Engaging people emotionally is a key part of making a successful ad
At Realeyes, we test hundreds of ads every week, measuring people’s reactions to the content they’re viewing, whether good or bad. We’ve observed an interesting trend lately – the rise (or should I say return?) of the home video.
Well, ‘home video’ isn’t perhaps quite right but there’s been an emerging trend for realistic ‘experience’ ads with a very amateur feel. Ads deliberately filmed à la Blair Witch Project depicting ‘real’ people, focusing on story rather than product, and reaping very high emotional engagement as a result.
These ads – such as Ford’s ‘Echt: Germans Learn a Stunning Truth at Frankfurt Motor Show’, or the ‘Devil Baby’ video promoting the film Devil’s Due – are designed to entertain the same way film studios and program-makers seek to entertain. They’re light on product features, but strong on narrative, suspense, humour – all features which recurrently make for high-scoring ads in our database. They often show the product in action, but the product is not always the main focus, which is very tricky to pull off, and exactly why authenticity goes a long way in doing so. (See LG’s ‘So Real It’s Scary’ series or Nivea’s ‘Stress Test’.)
It’s much easier to make a good-looking ad these days – a glossy finish has never been simpler to achieve, with post-production being as important as the shoot itself. A high level of execution is the standard. Take L’Oreal ads for example – all gorgeous models and impossibly shiny hair rippling across your TV. These ads are so highly polished that they look perfect – and feel fake. They leave the audience cold. We’re no longer impressed by glossy perfection, because it’s easy to achieve and, as a result, it’s become a common aesthetic.
Back to ‘Ford – Echt’. Paco Erhard, a presenter, walks around Frankfurt asking Germans who they think makes the best engine in the world. The ad is insensitively shot wide angle, giving the impression that a man with a cam is following him around. Paco himself is slightly chubby, unshaven, dressed casually, and prone to offhand comments to the cameraman – Cheryl Cole he is not.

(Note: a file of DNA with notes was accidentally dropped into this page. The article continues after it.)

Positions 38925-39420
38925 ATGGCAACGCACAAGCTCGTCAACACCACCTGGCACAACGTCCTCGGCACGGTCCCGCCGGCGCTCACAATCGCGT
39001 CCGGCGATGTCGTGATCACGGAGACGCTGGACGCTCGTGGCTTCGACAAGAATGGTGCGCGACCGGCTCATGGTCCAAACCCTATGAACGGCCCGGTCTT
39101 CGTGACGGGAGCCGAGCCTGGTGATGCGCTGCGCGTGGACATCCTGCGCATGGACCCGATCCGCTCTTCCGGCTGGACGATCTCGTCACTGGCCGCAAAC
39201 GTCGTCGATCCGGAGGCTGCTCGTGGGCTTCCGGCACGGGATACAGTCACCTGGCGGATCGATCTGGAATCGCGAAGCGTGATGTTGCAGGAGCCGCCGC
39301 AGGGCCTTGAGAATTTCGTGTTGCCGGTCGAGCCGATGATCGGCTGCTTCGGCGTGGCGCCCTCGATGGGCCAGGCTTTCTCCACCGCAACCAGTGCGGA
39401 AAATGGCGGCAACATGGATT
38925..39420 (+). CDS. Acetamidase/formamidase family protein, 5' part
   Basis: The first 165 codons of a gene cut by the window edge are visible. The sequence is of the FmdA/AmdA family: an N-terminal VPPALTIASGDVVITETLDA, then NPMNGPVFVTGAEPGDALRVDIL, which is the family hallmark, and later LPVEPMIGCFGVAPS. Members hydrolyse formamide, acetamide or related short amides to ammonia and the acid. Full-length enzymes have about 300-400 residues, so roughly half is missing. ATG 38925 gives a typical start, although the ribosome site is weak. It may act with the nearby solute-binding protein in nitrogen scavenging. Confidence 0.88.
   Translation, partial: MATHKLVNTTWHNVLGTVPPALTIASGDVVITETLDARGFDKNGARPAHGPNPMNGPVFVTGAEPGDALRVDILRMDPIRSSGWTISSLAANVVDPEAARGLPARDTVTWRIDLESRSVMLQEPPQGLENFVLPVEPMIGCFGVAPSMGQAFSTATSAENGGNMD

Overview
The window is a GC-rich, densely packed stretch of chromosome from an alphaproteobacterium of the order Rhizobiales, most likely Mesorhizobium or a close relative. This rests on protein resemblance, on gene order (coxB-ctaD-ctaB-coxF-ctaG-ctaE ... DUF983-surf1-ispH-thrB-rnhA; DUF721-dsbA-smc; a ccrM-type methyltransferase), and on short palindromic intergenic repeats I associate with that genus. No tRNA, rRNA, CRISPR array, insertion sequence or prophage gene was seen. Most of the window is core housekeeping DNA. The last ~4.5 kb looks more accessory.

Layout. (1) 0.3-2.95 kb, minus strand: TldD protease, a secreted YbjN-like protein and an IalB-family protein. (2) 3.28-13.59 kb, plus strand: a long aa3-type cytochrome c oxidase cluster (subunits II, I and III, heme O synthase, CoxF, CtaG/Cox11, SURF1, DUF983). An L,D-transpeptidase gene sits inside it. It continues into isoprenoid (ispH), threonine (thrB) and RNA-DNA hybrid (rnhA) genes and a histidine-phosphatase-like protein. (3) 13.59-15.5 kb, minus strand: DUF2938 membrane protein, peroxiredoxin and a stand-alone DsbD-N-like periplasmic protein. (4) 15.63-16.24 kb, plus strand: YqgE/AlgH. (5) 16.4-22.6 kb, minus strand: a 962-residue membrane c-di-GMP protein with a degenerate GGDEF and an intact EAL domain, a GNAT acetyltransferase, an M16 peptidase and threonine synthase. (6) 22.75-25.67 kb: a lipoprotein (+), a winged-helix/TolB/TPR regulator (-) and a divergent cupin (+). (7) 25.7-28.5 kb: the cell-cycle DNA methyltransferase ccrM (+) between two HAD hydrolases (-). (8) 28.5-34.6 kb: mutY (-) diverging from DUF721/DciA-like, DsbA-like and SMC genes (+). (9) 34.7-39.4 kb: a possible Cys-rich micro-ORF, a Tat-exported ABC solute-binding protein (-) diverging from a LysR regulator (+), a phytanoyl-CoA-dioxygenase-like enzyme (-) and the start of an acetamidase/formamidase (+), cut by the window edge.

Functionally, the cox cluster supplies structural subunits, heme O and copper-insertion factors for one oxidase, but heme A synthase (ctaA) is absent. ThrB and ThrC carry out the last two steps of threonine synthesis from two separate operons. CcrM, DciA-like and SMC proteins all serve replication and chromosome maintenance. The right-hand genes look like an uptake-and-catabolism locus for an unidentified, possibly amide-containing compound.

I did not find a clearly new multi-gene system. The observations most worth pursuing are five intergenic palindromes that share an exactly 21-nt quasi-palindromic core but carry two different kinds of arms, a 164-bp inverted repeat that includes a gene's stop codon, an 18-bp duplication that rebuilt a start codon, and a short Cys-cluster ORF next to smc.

And yet the ad garnered an exceptional EmotionAll® score (our combined measure of an ad’s attraction, retention, engagement and impact). The initial ‘Attraction’ score was average, but both happiness and engagement rise exponentially as the ad continues. Viewers were engaged in the premise – letting Germans know that it’s actually Ford who won best engine of the year – and amused by the way Paco went about it. The overwhelming impression is of a simple focus on narrative and humour that eschews high production values – even if a close examination of the ad will reveal that it’s expertly cut to achieve that very amateur feel.
No wonder brands have made an about-turn, leaving emotionless lustre behind in favour of realism. It’s ironically an almost anti-advertising stance, which contrasts high vs. low production values, and the hard vs. soft sell, equating emotional (and brand) honesty with the amateur, the everyman; and turning artlessness into an art form.
Mihkel Jaatma, CEO at Realeyes, will be hosting an interactive roundtable discussion at the upcoming Neuromarketing Briefing on the topic, ‘Get management buy-in for neuromarketing strategies.’ Book now to join him in exploring key issues like predicting the success or failure of a large campaign before its release, launching new products, and adapting neuromarketing to suit your business needs.
This guest blog post was kindly provided by Costanza Scarpa, Account Manager at Realeyes.